How does account management deliver value to you as a marketer?
Your account team and agency understanding you, your team, and your business delivers a ton of value, and it’s the reason you can sit in a creative presentation and know the agency gets you without having to spell everything out for them every time you work on a project.
What does this look like in practice? Let’s use the below example:
Your company is set to trounce competitors as the foremost leader in trendy hand-delivered floral arrangements.
A member of your team is in your agency briefing, pushing hard to include key copy like “offering traditional arrangements” and a testimonial calling your company “the Amazon of flowers” in your latest brand campaign. They support this with comments like, “Amazon is a big name and dependable. Of course we should use it.”
This language also goes directly against the strategy and communications objectives that your team vetted and approved months ago.
If your account person and agency know your business, they know to politely acknowledge the request, and also ask:
- Does this approach align with the overall brand strategy and positioning we are all working towards?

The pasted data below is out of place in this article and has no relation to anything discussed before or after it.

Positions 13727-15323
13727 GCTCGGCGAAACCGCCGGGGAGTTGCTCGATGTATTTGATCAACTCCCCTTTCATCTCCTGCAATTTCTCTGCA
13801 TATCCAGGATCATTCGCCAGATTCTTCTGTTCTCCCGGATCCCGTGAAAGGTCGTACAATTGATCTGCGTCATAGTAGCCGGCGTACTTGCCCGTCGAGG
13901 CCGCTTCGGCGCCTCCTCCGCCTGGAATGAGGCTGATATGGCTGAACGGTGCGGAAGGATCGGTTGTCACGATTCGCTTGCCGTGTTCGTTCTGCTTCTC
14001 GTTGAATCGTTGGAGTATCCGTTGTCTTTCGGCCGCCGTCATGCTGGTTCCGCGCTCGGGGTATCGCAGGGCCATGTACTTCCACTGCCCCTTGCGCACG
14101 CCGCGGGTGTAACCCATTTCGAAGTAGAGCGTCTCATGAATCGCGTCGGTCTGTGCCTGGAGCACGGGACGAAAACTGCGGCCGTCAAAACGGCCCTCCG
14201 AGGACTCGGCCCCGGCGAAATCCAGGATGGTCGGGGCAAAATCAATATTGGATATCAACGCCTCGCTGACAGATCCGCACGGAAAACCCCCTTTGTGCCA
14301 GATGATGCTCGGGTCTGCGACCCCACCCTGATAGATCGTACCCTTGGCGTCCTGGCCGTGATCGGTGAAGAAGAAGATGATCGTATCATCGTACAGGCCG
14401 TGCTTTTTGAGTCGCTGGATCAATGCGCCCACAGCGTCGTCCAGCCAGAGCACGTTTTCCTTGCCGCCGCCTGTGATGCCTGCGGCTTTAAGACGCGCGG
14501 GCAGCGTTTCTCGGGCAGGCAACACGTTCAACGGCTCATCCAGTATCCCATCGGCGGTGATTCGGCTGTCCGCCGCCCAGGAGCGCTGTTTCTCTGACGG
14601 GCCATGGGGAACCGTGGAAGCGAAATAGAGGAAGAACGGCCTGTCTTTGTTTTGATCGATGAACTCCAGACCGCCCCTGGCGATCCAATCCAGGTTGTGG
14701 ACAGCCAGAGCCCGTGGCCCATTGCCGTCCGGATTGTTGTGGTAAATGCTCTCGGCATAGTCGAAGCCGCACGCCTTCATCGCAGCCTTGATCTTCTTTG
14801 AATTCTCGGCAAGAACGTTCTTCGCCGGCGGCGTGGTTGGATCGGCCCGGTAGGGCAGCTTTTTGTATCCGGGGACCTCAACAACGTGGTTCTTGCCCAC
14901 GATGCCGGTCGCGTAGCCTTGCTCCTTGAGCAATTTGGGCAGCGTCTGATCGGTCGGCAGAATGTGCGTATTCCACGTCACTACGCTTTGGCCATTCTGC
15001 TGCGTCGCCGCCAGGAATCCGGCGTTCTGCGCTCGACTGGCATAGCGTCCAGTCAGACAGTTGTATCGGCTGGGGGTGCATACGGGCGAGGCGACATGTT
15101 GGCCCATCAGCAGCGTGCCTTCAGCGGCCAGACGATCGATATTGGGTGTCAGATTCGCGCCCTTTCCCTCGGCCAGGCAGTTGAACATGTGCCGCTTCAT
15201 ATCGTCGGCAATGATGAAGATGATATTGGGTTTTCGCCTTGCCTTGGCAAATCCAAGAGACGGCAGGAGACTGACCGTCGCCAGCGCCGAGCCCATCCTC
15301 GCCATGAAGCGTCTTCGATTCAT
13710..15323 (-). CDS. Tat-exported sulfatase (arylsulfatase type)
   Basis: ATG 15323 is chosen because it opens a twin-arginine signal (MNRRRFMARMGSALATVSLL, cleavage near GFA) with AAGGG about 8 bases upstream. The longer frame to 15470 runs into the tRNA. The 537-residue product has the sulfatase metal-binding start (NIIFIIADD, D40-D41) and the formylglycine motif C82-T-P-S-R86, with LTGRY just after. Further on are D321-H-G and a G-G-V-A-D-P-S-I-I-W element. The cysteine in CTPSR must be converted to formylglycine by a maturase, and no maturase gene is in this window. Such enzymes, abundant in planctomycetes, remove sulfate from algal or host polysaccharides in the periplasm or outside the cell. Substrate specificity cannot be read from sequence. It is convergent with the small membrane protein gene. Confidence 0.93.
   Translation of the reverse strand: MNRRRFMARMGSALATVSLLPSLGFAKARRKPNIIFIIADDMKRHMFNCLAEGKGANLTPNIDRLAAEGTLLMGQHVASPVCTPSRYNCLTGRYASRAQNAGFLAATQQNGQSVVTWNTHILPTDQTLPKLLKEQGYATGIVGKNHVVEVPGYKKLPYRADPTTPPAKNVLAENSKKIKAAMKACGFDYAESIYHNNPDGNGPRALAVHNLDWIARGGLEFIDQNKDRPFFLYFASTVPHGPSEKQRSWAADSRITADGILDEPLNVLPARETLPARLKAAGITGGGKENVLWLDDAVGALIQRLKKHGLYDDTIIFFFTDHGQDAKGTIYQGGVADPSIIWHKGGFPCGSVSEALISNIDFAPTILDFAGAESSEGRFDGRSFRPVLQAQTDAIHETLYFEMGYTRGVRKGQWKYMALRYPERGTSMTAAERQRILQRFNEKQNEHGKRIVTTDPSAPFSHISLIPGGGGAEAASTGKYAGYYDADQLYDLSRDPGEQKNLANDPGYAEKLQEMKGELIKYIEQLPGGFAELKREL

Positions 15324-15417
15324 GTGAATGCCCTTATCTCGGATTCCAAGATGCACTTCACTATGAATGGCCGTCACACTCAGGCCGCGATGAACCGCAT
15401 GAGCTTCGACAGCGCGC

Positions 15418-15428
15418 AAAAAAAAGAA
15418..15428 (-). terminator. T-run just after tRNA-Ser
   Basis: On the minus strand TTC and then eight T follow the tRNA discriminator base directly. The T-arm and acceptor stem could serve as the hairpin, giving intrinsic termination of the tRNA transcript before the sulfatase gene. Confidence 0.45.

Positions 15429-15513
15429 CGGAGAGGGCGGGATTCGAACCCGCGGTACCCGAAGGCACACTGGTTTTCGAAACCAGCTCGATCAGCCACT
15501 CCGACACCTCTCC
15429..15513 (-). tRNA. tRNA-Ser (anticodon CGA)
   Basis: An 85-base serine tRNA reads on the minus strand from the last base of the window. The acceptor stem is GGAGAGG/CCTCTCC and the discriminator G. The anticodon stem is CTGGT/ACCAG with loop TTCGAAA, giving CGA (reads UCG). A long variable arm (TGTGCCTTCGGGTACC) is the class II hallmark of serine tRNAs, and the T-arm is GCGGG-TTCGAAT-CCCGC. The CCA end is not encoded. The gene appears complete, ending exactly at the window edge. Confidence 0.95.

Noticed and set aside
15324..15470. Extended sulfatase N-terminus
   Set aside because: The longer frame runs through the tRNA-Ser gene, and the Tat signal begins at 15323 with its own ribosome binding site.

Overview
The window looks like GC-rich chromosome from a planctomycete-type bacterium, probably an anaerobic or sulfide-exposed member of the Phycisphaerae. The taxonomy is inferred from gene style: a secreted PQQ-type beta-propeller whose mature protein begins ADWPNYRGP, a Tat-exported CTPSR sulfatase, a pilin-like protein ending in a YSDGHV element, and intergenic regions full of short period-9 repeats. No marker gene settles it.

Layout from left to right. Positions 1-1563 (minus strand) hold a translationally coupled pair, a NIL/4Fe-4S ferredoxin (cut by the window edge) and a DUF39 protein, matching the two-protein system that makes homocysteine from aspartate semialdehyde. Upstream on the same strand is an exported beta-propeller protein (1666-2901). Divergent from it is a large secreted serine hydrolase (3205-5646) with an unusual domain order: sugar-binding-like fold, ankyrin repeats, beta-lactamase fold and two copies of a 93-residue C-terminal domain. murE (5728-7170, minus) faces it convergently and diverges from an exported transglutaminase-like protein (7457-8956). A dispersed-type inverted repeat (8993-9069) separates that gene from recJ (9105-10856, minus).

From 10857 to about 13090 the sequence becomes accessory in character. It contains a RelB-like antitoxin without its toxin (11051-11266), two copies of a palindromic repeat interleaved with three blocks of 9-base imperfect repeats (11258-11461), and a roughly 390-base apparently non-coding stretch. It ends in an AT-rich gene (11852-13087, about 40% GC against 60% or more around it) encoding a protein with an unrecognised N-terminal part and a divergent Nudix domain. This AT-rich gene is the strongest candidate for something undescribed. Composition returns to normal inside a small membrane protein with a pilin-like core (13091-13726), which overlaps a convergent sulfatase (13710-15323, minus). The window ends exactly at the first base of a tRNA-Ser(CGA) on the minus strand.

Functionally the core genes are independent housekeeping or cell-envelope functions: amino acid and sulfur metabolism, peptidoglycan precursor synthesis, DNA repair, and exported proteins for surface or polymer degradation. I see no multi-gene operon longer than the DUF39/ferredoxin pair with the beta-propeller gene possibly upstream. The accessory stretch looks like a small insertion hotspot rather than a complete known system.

- Does this copy make sense for a florist that is creating a competitive advantage with trendy arrangements that are carefully hand-delivered?
- Do people think of “trendy” and “traditional” in the same vein?
- Do people think of “careful and personal delivery” when they think of Amazon? Or do they think of brown boxes with blue tape tossed over the fence into the neighbor’s muddy grass yard?
In light of these questions, your team should feel empowered to say you still want to move forward with the proposed language. At the end of the day, you are the ones in the trenches with your brand day-in and day-out. But your account team is there to make sure ideas moves forward intentionally, in light of all of the important information and considerations.